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Preface In January 1992 the National Archives and Records Administration (NARA) sponsored a three-day planning meeting at the National Research Council (NRC) to review the issues related to the long-term retention of the federal government's scientific and technical data in the physical sciences. The planning meeting was organized by the NRC's Commission on Physical Sciences, Mathematics, and Applications and provided the basis for this study, which was initiated in the fall of 1992 at the request of NARA. The National Oceanic and Atmospheric Administration (NOAA) and the National Aeronautics and Space Administration (NASA) subsequently provided additional support. The study's steering committee, in consultation with the sponsors, developed the following charge to guide the writing of this report: . Describe the status and plans for the government's archiving of observational and experimental data in the physical sciences. Identify the principal scientific, technical, information management, and institutional issues regarding the permanent archiving of such data. Assess the commonalities and differences among the case studies provided by the panels organized under this study (see below) in order to determine the extent to which common long-term retention policies and appraisal guidelines can be applied to disciplines that collect observational and experimental data in the physical sciences. Establish a set of goals, principles, and priorities, as well as generic retention criteria and appraisal guidelines that NARA can incorporate into its mission, program, and budget planning. Suggest mechanisms and processes for NARA and NOAA to use in implementing a program of data appraisal, retention, and preservation, and later in evaluating the effectiveness of the program. Provide a summary of findings, conclusions, and recommendations. The steering committee formed five panels in space sciences, atmospheric sciences, ocean scienc- es, geosciences, and physics, chemistry, and materials sciences- to provide their views on the key data retention issues from different disciplinary perspectives in the physical sciences. These panels each met twice and produced a set of working papers, which are published separately in Study on the Long-term Retention of Selected Scientific and Technical Records of the Federal Government: Working Papers (National Academy Press, Washington, D.C., 19951. The work of the panels was invaluable to the v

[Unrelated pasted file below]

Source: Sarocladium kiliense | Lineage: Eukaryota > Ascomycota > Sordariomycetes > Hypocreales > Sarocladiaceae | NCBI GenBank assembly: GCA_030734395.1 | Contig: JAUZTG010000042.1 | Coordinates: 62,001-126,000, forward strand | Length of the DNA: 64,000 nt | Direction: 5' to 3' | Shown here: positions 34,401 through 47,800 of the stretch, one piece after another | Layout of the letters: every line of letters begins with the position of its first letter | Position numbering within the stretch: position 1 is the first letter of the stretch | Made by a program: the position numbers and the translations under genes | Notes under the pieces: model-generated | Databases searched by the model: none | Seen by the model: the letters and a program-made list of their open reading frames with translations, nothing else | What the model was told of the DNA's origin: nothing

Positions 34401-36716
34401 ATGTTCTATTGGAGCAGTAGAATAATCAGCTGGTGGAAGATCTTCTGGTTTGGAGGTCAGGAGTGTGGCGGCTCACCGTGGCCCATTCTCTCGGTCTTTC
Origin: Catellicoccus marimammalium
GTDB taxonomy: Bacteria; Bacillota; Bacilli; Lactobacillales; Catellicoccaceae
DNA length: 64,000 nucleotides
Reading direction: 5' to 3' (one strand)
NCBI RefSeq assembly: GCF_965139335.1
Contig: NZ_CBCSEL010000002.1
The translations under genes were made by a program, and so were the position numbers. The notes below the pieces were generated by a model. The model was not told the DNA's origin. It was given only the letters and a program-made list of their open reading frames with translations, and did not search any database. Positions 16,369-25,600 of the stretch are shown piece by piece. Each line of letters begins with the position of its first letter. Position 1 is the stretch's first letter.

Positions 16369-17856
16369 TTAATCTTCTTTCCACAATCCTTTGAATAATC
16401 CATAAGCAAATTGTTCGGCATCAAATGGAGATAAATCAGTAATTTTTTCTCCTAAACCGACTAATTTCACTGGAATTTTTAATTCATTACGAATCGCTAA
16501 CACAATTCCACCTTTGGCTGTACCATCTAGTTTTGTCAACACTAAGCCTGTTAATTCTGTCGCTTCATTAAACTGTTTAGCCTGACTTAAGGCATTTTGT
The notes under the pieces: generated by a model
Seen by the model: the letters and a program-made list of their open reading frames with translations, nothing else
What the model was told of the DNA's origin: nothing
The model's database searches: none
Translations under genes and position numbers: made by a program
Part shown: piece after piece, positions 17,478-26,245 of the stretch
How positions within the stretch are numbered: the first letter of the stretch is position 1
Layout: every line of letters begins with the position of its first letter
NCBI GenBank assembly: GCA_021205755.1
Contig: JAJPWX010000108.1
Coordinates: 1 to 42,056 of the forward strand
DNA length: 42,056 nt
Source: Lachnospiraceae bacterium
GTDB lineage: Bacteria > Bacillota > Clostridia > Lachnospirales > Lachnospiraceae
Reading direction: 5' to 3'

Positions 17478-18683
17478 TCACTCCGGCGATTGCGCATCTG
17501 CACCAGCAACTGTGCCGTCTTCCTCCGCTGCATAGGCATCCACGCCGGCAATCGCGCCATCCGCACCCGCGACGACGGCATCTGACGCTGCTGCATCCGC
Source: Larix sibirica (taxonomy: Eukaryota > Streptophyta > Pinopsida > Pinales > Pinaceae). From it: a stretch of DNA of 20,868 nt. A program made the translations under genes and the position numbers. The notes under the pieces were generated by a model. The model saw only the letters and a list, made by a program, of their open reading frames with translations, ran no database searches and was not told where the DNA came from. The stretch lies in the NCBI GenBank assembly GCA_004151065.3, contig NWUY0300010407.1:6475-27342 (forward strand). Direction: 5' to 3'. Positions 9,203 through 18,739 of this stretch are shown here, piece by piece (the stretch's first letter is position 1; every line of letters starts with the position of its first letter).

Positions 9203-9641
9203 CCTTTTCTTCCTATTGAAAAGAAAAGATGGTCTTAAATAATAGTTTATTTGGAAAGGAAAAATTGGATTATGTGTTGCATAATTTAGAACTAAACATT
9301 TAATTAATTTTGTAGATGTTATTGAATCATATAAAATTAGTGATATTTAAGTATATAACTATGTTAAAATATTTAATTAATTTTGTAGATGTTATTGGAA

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Vl Preface steering committee in framing the issues, in forming its conclusions and recommendations, and in producing its final report. There are several aspects regarding the scope and focus of this report that should be mentioned. The committee devoted most of its attention to data stored on electronic media, rather than on paper or on other media. Almost all data are now acquired, stored, and distributed electronically. Thus, the preponderance of data archiving problems and their solutions must be considered in this context. Nevertheless, much of the advice offered here is equally relevant to data in other formats. The principal focus of this report is on the Tong-term retention of data in the physical sciences. Much of the discussion, however, includes near-term data management issues, because effective archiving begins when the plans for acquiring a data set are made and extends throughout the life cycle of the data. Although the focus is exclusively on data in the physical sciences, the committee believes that the distinctions it has drawn between the experimental and the observational data, as well as the data management principles it has provided, are broadly applicable to most data in the other natural sciences. In addition, the strategic approach adopted by the committee necessarily involves all federal agencies that acquire and manage physical science data, and not simply the three agencies that sponsored this study. Finally, it is necessary to point out that the committee was unable to achieve consensus on one major recommendation of the study, namely, the proposal to establish the National Scientific Information Resource (NSIR) Federation. Appendix B contains the minority opinion of the dissenting committee member, Roy Jenne. The rest of the committee members, who strongly support the NSIR Federation recommendation, are disappointed by this lack of unanimity and consider many of the assertions in the minority opinion to be based on an erroneous interpretation of what the report actually states or recommends. We leave that to the reader to judge. Nevertheless, we believe that the minority opinion can perhaps serve a useful purpose by drawing greater attention to these issues and by broadening the discussion of them among the sponsors of the study, the other science agencies, and the research community. In conclusion, the committee hopes that its advice will help bring about the changes necessary to effectively preserve the valuable scientific data on our physical universe. Jeff Dozier Steering Committee Chair Paul F. Uhlir Study Director